16 and newly diagnosed

gr33nr0se

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Hi, my name is Olivia. I'm sixteen and I'm just getting used to the fact that i have epilepsy. I had my first seizure in september 2010. It was tonic clonic and at first i thought it was just a one time thing. Then, two weeks ago i was sent home from school because my eyes rolled back and my body jerked several times. I was also sweating alot. Last friday I did something really stupid. My first EEG was normal so I decided to see if strobe lights would induce the myoclonic jerks that I have in the car. Well, it induced something. I woke to find my mom, dad, and 7 year old sister watching me. I had a tonic clonic seizure that lasted three minutes and i have now been diagnosed with epilepsy. The things that worry me are my auras because I have different ones all the time. And I haven't had enough seizures to know my auras yet. Which is a dilemma because i dont want to have any more. Im really happy to find this site because it truly makes me feel less alone. Thank you everyone for support:e:
 

epileric

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Welcome Olivia

I wouldn't call looking at the strobe stupid. First of all you now know that you're sensitive to it, not everyone is. Secondly, you provoked what was needed for the doctor(s) to recognize your epilepsy. Some people have gone for years with seizures but because it won't show on an EEG the medical profession refuses to acknowledge it.

As for auras, not everyone gets an aura. Somebody once described an aura (I think it was somewhere on this site) & they had described my seizures exactly. Apparently some peoples auras are the seizure. You'll figure things out soon enough as time goes on, I'm sure.

In the meantime, try marking down all your seizures on a calendar or diary so you know when you had them. Also mark down when you sleep, when & what you eat, how you feel that day & whatever else you might think is relevant. It's a great way to try to find what might be triggering your seizures.

So make yourself at home here & see what we've got. There's some excellent research material in the library & the people here are extremely supportive. We've even got a "padded room" if you need to vent.
 

Nakamova

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Hi Olivia, welcome!

Eric's advice is good -- keeping track of your seizures and other info might help figure out your triggers. As a teen, your metabolism is probably all over the place, so that may be a contributing factor, but the usual suspects are: fatigue, low blood sugar, hormones, electrolyte imbalance (from dehydration or other causes). It can also be a combination of things. For me, Nutrasweet is a trigger.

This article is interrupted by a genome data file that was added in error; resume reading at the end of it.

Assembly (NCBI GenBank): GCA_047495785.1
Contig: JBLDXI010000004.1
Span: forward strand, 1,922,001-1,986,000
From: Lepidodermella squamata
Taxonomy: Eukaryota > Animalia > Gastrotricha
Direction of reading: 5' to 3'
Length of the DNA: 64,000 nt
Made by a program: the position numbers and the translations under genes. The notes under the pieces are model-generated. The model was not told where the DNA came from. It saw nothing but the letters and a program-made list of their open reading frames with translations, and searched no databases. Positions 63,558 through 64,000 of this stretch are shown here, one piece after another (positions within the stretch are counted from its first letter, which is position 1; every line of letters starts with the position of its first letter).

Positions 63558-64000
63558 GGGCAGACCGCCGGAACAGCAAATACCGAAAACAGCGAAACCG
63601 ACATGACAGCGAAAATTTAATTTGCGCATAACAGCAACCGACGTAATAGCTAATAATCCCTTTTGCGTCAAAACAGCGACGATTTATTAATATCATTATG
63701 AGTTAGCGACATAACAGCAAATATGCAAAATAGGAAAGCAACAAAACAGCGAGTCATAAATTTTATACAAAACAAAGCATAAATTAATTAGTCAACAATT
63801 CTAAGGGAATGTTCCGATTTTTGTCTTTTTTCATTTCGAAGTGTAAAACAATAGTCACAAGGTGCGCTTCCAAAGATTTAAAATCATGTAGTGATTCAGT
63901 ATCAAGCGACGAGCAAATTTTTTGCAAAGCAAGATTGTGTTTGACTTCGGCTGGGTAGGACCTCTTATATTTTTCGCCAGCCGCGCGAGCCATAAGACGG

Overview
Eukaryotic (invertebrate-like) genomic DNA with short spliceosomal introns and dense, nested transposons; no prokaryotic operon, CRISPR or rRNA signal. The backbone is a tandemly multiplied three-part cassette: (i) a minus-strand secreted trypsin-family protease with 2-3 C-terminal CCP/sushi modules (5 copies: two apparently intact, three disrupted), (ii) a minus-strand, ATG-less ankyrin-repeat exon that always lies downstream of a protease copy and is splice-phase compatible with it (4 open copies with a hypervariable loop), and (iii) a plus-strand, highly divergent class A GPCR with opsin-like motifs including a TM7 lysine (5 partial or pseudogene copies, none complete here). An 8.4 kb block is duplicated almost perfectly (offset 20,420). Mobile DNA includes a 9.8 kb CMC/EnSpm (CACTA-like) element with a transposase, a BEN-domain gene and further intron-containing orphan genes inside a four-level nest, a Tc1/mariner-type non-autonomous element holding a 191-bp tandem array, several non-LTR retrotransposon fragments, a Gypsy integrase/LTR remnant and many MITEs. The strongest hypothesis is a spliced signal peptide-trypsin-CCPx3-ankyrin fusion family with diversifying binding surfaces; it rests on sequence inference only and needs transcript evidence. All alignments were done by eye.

Here's a good place to start for info and advice:
http://www.coping-with-epilepsy.com/forums/f22/proactive-prescription-epilepsy-1254/

I'm glad you've found us here at CWE. The members are great for support and advice. Please feel free to ask questions -- the more information you have the better -- and we're here if you want to vent, too.

Best,
Nakamova
 

gr33nr0se

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Hi guys thanks so much for responding. I am going to start keeping a diary of everything that goes on. One problem i have though is that i have polycystic ovaries which is also a severe inbalance of hormones. I have another EEG on thursday that will tell me where the seizures happen. but i have no way of knowing if the two are connected.
 

epileric

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Hmmmm,:ponder: you might want to track of your cycle & see if theres any correlation between that & when you have your seizures.
 

Endless

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Hi, Olivia,

Welcome!

I'm happy you are going to start a seizure diary. A list of seizure diary types is in this string:
http://www.coping-with-epilepsy.com/forums/f23/seizure-journals-10776/